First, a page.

California becomes the first US state to ban plastic bags

Rubbish in ocean

California has become the first US state to officially ban non-biodegradable, single-use plastic bags. The State Governor, Jerry Brown, has just given the go-ahead to Senate Bill 270, signing it into law at the end of September. The new law will come into effect in January 2015, with grocery stores and pharmacies among the first to be affected. More durable, reusable plastic bags or paper bags will be sold at grocery stores, for a minimum of ten cents.

“I applaud Governor Brown for signing SB 270 into law,” said Senator Padilla, who co-authored the bill. “A throw-away society is not sustainable. This new law will greatly reduce the flow of billions of single-use plastic bags that litter our communities and harm our environment each year.”

“Littered plastic bags are a real blight on the landscape and often end up in the ocean, harming marine life,” agrees Nigel Hunton, CEO of MBA Polymers. “It’s important that policymakers take a strong stance on limiting their use in order to protect the environment and conserve natural resources.”

Similar legislation exists in 100 Californian municipalities, including San Francisco and Los Angeles. The new law will effectively consolidate this approach, creating a uniform, statewide position on plastic bags.

Many plastic bag and paper bag producers had opposed the bill, saying it would harm jobs and serve as a tax on consumers. In contrast, the California Grocers Association and the United Food and Commercial Workers (UFCW), a union that represents grocery workers, both supported it. UFCW says it wants the money currently spent on plastic bags to be used for worker training and food safety initiatives.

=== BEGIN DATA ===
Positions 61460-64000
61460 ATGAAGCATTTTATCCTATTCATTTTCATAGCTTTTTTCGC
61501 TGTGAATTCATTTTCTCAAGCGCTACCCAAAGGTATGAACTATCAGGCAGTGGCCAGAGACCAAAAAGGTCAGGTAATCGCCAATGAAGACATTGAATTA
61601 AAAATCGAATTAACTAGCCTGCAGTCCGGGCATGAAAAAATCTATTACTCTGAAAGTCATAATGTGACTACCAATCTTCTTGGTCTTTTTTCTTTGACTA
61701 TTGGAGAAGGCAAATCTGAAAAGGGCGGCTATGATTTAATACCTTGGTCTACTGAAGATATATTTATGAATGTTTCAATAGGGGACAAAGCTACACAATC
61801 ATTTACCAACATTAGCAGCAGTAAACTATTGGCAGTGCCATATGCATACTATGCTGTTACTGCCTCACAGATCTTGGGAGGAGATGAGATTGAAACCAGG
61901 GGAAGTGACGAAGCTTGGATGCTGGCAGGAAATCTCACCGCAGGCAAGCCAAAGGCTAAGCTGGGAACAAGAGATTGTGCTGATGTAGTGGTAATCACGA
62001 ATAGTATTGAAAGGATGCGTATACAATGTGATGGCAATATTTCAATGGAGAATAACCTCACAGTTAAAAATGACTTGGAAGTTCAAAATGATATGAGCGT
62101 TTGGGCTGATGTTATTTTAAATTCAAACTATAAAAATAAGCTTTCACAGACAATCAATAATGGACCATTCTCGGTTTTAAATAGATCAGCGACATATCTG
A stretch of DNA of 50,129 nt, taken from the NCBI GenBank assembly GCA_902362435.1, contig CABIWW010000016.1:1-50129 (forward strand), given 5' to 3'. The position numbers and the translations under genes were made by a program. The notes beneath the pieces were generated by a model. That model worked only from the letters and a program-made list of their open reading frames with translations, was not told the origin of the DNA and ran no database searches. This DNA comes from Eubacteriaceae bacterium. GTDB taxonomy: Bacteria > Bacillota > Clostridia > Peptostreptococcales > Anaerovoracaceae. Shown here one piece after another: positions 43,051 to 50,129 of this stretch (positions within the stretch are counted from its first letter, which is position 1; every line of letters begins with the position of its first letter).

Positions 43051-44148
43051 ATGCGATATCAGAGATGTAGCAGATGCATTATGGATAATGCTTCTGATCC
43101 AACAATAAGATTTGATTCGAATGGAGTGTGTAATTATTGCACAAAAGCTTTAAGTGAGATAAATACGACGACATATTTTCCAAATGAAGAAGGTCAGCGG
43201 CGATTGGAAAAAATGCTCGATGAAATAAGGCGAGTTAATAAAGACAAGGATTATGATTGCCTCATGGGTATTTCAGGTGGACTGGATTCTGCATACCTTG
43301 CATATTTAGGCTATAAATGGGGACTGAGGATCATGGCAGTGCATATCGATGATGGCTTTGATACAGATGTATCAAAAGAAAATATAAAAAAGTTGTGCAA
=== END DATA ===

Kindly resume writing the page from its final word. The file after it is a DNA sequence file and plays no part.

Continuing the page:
To help pave the way for manufactures to shift toward producing reusable bags, the new legislation makes provision for some $2m in loans. Packaging company Command Packaging has already made a head start by retooling some of its machines in preparation for the ban, moving to create reusable plastic bags from recycled agricultural film used for wrapping crops.

Elsewhere in the US, bans are in place in Seattle and Portland, as well as most counties in Hawaii. In Europe, Italy passed a law banning non-biodegradable plastic bans in 2013. California has already proved its progressive stance on waste, with San Francisco banning the sale of plastic bottled water in city-owned properties and outdoor spaces earlier this year. The new plastic bag ban will be another step forward in the state’s sustainability journey.

To learn more about how plastic can be recycled into raw materials, please visit the MBA Polymers website.